Posts from November 2003

Nov 03

KATE RYAN – “Libertine”

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KATE RYAN – “Libertine”

Sometimes the English Channel seems wider than ever. In France a libertine seems to mean “smouldering pop princess with a great line in trancey synth riffs”. In England it means “junkie with a Smiths album”. Actually I like The Libertines. Honestly. But not as much as I like this, which is the kind of thing Kylie should be making (again) (My liking for “Slow” I can see now was based on thinking it quite daring of them to put out the moody third single first until I got that godawful album and realised that “Slow” is the fast one. Anyway if you like Europop you will like “Libertine”, go and download it.)

Particle Physics Explained

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Particle Physics Explained – this also talks about infinity!!

The best contender at the moment is String Theory- which has as the basic unit of physical reality a string vibrating in 9 dimensions.

As you know, the length of any piece of string is always infinite

Aaaaaaaaah. *taps nose* Say No More.

My interest in old adventure fiction

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My interest in old adventure fiction continues to grow with a rediscovery of a pile of John Buchan books I’d been given for Christmas years ago and turned my nose up at. I thought I’d kick off with The Thirty-Nine Steps, but I couldn’t find that one so I nipped into Borders and bought a copy, in an omnibus volume with the much less famous The Power House. The Highlands bits of 39 Steps are a tour de force of course, but in many ways it’s The Power House that’s the more intriguing book.

It hinges formally on an amusing conceit – a thriller whose scope takes in Russia and Central Asia but whose action never leaves Britain and indeed barely strays from the hero’s London flat and dining club. Edward Leithen (later to star in other Buchan novels which I’ve not read) is a delightfully passive hero, wandering half by accident through a particularly nebulous plot. The shadowy and elusive nature of The Power House’s threat is one part of what makes it so interesting – it’s possible until quite near the novel’s climax to believe Leithen is imagining the existence of a conspiracy, and it’s never clear exactly what is being conspired and to what end. The conspiracy, indeed, may be entirely a one-man job, the whim of a particularly philosophical villain. This villain is really the book’s one unforgettable creation, more sinister than fifty German spies, and he seems to have stepped out of a later fictional era entirely, one where evil is all the more pervasive for being almost motiveless. It helps that Buchan can pull of the rare trick of writing high intelligence effectively. Though all naturally ends well, it’s hard not to close the book without a feeling that much remains unresolved.

Like Momus?

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Like Momus? (Shhh NYLPM readers we don’t want you spilling your hot lemon drink in mirth). This pretty little music correlator will dance about and show you what else you might like in a shaking web of connections. Barry White lurks at the far reaches of the map, whereas closest is the All Seeing I. Remember them?? Barely! Marvellous.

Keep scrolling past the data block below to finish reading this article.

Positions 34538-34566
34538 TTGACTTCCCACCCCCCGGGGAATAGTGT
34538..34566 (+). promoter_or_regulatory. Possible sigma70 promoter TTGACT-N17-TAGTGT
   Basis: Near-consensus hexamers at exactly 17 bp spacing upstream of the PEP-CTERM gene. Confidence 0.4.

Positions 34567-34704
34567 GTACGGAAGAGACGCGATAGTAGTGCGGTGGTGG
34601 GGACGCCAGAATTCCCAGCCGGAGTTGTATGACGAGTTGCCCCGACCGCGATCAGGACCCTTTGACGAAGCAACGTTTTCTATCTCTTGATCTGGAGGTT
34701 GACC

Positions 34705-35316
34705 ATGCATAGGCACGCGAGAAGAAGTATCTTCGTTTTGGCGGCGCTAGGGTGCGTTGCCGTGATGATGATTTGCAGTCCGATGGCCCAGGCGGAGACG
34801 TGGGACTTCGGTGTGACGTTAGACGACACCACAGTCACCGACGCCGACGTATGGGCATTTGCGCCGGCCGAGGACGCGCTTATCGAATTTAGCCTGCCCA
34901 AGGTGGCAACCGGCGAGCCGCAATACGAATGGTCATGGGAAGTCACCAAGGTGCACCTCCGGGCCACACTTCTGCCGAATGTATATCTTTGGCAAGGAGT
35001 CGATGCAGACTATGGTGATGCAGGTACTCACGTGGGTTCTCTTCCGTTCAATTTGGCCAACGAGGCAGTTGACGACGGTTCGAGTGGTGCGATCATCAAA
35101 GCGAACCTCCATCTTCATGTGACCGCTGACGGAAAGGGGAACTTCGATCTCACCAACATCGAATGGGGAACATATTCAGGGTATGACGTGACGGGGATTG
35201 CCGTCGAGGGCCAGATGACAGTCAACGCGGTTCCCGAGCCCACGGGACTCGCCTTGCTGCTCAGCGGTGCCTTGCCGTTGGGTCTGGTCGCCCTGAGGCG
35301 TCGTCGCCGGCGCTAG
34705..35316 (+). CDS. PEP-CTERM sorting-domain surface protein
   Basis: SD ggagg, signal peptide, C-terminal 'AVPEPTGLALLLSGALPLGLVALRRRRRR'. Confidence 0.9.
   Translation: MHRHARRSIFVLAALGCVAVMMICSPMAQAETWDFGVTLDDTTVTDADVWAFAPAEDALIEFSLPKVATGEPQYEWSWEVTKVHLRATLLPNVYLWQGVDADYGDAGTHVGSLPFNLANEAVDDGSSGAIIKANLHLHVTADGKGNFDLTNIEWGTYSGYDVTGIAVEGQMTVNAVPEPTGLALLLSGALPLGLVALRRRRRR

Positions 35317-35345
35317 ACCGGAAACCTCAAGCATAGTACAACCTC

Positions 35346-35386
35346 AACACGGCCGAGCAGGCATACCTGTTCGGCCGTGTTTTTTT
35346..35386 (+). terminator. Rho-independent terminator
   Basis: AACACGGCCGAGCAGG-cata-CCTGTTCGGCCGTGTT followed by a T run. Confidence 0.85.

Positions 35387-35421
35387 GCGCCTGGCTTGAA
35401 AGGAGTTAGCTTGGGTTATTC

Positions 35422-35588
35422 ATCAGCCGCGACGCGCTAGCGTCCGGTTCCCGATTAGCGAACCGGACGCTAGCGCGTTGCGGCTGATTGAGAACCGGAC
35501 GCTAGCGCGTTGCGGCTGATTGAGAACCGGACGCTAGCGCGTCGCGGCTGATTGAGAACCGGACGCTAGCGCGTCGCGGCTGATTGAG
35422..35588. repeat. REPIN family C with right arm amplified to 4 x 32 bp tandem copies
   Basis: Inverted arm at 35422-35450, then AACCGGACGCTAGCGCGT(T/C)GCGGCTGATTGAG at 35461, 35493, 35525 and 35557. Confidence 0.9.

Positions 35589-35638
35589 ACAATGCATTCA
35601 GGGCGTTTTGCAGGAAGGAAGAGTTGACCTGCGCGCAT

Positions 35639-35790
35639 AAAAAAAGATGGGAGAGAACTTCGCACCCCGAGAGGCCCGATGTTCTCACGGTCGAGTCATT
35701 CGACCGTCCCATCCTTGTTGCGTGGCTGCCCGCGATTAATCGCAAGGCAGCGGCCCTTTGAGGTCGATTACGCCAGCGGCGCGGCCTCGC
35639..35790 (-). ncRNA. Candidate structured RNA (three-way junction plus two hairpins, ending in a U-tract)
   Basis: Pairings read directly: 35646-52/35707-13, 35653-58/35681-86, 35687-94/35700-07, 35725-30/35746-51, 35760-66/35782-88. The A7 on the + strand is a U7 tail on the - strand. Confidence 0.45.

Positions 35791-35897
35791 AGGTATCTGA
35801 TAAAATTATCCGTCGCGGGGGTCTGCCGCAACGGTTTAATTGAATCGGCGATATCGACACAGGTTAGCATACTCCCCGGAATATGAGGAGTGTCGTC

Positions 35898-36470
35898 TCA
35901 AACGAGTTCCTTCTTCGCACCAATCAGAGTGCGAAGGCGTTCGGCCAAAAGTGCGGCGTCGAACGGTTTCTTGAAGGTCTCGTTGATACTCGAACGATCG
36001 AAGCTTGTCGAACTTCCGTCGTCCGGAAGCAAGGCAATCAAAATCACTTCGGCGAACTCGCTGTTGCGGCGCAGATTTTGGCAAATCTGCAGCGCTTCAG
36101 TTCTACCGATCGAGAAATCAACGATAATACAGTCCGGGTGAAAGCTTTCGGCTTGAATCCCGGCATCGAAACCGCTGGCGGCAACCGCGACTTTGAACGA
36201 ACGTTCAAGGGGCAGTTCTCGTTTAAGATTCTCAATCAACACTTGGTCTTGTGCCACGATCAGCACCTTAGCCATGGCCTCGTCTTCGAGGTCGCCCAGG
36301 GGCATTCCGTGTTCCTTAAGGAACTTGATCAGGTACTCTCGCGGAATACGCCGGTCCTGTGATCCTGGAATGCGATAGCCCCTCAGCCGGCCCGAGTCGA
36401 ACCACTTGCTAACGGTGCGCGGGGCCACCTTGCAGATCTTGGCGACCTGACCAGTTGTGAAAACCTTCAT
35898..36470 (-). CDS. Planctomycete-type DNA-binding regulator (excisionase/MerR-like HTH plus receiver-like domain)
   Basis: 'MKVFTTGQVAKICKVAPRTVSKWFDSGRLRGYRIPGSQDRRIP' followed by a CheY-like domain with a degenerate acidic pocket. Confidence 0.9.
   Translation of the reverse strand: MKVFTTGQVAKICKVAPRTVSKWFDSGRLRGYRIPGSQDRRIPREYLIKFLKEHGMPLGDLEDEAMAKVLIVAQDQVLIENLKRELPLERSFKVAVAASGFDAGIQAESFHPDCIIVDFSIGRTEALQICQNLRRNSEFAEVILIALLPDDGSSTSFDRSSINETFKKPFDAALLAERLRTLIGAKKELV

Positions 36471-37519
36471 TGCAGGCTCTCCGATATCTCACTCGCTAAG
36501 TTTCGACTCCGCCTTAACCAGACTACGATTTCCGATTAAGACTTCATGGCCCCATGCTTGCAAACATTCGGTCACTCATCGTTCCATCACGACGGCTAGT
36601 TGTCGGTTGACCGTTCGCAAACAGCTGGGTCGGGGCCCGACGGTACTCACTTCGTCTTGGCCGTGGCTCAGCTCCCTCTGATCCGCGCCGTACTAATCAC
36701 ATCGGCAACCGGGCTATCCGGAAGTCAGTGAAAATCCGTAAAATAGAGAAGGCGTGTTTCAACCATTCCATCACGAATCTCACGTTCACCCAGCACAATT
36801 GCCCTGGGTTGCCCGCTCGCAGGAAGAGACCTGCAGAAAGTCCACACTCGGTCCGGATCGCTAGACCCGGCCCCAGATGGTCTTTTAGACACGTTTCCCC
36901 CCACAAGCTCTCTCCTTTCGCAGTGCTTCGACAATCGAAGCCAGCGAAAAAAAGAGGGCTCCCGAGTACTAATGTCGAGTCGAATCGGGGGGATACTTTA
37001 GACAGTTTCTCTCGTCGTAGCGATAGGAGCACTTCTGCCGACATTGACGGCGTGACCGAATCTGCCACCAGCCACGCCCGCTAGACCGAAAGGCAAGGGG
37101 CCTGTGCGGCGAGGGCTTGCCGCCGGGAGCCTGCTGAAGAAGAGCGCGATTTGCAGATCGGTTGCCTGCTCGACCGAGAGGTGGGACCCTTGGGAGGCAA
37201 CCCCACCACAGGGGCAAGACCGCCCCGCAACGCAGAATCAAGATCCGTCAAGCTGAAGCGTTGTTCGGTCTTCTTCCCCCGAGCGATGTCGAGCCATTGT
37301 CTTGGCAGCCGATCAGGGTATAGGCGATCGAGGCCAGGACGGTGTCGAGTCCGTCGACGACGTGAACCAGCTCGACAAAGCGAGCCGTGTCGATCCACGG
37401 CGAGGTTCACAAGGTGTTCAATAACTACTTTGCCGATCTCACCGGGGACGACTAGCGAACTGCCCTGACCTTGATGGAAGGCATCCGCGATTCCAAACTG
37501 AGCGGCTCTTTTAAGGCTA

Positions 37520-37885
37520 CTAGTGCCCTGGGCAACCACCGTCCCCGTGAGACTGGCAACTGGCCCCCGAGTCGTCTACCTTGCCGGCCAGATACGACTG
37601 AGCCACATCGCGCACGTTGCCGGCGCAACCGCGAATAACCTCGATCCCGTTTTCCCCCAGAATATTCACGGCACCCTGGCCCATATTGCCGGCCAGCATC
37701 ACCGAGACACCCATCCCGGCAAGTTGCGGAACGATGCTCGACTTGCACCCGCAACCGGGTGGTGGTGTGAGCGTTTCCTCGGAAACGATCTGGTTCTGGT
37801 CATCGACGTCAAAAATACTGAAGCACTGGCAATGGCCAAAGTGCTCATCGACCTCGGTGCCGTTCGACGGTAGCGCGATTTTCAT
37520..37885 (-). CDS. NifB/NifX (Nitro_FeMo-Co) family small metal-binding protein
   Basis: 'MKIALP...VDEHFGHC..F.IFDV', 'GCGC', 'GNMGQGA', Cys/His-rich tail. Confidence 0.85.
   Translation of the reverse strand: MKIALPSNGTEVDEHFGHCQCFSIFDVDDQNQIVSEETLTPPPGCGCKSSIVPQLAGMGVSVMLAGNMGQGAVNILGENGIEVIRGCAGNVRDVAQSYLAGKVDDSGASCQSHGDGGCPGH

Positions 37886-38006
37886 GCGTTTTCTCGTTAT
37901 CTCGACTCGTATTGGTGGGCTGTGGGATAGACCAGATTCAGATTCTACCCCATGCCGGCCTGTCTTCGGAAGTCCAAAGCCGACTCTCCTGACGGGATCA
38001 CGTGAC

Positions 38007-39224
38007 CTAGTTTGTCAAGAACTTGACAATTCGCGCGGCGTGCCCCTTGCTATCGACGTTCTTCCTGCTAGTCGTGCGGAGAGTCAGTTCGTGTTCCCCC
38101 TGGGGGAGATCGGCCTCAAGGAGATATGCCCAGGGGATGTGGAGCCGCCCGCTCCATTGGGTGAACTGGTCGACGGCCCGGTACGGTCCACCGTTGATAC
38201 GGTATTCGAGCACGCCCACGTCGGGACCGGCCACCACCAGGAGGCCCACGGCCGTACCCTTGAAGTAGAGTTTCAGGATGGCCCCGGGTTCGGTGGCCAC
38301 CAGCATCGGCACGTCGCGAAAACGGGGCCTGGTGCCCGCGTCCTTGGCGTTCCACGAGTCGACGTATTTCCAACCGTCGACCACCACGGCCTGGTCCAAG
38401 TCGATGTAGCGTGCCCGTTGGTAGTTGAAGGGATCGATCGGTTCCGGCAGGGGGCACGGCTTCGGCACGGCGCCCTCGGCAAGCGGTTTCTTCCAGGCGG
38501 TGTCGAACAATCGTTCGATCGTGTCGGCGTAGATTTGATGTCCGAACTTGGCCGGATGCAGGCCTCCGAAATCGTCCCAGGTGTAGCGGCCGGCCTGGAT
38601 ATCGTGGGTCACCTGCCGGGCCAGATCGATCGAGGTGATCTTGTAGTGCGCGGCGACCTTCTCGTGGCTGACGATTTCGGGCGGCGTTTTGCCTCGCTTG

Air are cloest to Add N to X for some reason. But they’re NOT like Slowdive!

NOW GO AND BREAK IT’S MIND! As far as pooters have minds. I like to think they do. Don’t you? Yes. HEY I DID NOT TYPE THAT ectect.

More on La Porchetta,

Pumpkin PublogPost a comment • 249 views

More on La Porchetta, having dragged more hardy souls to the new one on Exmouth Market a couple of weeks ago. These epicureans are hard to please, so it was nice to see that the food went down pretty well, as did the vase of wine. One of the party complained her absolutely huge chunk of meat was slightly over herbed, but considering that only one of us finished the meal it was pretty fine nosh for the price.

By lord do they need to sort out the decor. I don’t think I have ever been in a restaurant quite so bright and overlit. It was like eating in the Nastro Azzuro advert, thankfully without anyone pouring paint on your head. The huge upended mushrooms which are the light fittings are really rather nice, but having them turned on full is not the best way to display their design. Coupled with the high ceilings which amplify the eating clatter, the whole affair ends up feeling a bit like a works canteen. Maybe the idea is to turnover more customers, or eat into a not dissimilar decored Pizza Express vibe. But this felt all wrong, and is my least favourite of the chain. The Queens’ Square one is only ten minutes walk away.

Nov 03

Dave Q speaks on punk rock

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Dave Q speaks on punk rock — the man is now even more officially an international treasure. Every word here is worth millions more than those recent Rolling Stone and Pitchfork lists combined, I tells ya.